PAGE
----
I’m not saying no one should ever die in books. My favourite author, Louisa May Alcott, includes just enough sadness to be realistic, but punctuates it with more cheerful stuff. Dickens generally kills one or two characters, then lets everyone else live happily ever after. Even Wuthering Heights treats death in a fairly matter of fact way without unnecessary lingering. And everyone who dies in that is odious anyway, in my opinion.

It’s all about balance, I suppose. What’s your preference?

Writing And Housework Don’t Mix

One of my favourite writing dreams is being able to afford a cleaner. I’ve thought it all out. Two hours twice a week would be ideal. It’s not because I don’t like housework. Actually, I do like it. I just don’t have time to do it. 
Take today. My day so far has consisted of work. Work at work and work at home. Whatever women do they seem to get a raw deal. Either their only purpose in life is to keep the house and raise children, or they work just as much as their husbands and have to do the other things on top of that. Is this really the emancipation of women? Except that we bring it on ourselves more often than not. Well, it is doable. We can work all day and do various jobs in the house before and after. But what about if we have something else we also want to do? Like writing? 
I have to tell you now, I don’t have an answer for this. Because we are all different. Many of us stay up really late to do our writing. Others get up really early. My problem is that I’m only fully conscious between the hours of 10:00 and 2:00 anyway. With eight hours sleep every night. So what happens here is that only all the basic housework gets done. I do enough to eliminate the danger of catching e’coli and that’s about it. Hoovering, dusting, mopping, washing and cleaning, yes. Sorting, gardening, clearing, ironing, skirting boards and cupboards, no. This way I manage to scape just enough time to write. But one day the house will need all the other things doing or everything will just tumble down. So let’s hope I can afford a cleaner by then!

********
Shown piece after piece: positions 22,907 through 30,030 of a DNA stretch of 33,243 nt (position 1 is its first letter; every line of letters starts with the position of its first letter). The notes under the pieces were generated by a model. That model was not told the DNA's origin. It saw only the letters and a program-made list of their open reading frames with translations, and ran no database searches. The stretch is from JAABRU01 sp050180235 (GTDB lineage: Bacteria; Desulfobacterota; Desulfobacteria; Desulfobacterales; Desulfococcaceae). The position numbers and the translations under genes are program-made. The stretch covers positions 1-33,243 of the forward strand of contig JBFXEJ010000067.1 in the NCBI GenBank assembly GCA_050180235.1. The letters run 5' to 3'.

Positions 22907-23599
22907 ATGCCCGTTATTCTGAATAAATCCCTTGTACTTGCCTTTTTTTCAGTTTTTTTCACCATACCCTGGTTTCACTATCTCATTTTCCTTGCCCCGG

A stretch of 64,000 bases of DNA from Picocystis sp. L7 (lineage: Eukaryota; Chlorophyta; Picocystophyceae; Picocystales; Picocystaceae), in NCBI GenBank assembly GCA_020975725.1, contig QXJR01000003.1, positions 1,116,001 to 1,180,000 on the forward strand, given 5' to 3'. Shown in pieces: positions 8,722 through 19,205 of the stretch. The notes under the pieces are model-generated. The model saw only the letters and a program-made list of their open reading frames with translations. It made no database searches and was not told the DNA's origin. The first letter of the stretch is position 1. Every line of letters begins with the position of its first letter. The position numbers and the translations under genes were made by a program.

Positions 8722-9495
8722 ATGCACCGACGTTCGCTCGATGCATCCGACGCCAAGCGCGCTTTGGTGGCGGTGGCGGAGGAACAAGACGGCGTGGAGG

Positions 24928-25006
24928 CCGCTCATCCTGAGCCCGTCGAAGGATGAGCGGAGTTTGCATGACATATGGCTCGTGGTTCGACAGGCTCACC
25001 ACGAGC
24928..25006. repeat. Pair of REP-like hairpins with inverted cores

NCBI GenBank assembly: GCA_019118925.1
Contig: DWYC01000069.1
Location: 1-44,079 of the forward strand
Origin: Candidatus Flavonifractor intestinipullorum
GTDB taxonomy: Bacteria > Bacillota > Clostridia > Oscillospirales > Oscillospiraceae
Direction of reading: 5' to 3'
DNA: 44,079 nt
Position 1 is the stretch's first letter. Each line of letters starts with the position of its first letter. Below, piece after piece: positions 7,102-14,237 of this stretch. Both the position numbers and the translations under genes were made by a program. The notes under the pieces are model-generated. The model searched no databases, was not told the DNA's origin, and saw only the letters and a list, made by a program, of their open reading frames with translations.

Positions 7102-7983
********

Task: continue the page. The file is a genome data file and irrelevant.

In the meantime, I can at least comfort myself with the thought that a spotless house would mean I had writers block. Except that when I’m blocked I just read instead… 

What about you? Any Superwomen out there? Silly question. We’re writers. We’re all super! 


I’m so happy to announce that my flash fiction story, Waiting, will be published by The Flash Fiction Press on October 2nd! Don’t worry, I’ll remind you again nearer the time and provide a link, but for now I thought it might be nice for you to know a little of the background behind the story. 
It started when my twin sister, who works in the care industry, found one of her clients, an old lady, dead in her home. She had to wait for an ambulance to arrive, which got me thinking of what that would be like. My sister just went outside, but I wouldn’t have. I’d have had a little look around. Not in a nosy way, just a vicariously nostalgic one. I interrogated my sister closely, then wrote Waiting. Though I hasten to add that the woman in the story is not based on my sister in any other way! 
Waiting’s first outing was to the William Soutar Writing Prize, which allows two entries. Months later, I was informed that my second entry had received a commendation. Waiting, it seemed, had nothing, so I was free to send it out again. 
I sent it first to Smokelong, a reasonably well know flash fiction magazine. They rejected it. By then I’d started to wonder if it was any good. You do, don’t you? But I sent it out again and this time it was accepted! I’ll let you draw your own lesson from that. For me, it was Never Give Up. Keep sending your work out. Someone will love it. 

Time for a Rant


It’s official, blogging is definitely for me. Instead of boring my hubby with my rants, I can bore you guys instead! Now, if only he would start one about his glider building hobby…

Having prepared you for a rant, I’m going to talk about getting paid. This is a resurgent gripe for most writers. We work hard. We ought to receive some compensation. The thing that really, really gets me though, are those publishers who offer no apology for the lack of payment.

Lately, I’ve sent a few short stories off for consideration. There are a lot of places out there to search through. I spend lots of time trying to find a good fit. I make it a rule to avoid those who charge a submission fee. Don’t get me wrong, I think it makes sound business sense. And these publishers usually hold out the carrot of much better payment should you be accepted. And if you only send one or two submissions out, that’s fine. But if you send twenty or thirty then you’re talking about a lot of money. Money that most likely you will never see again.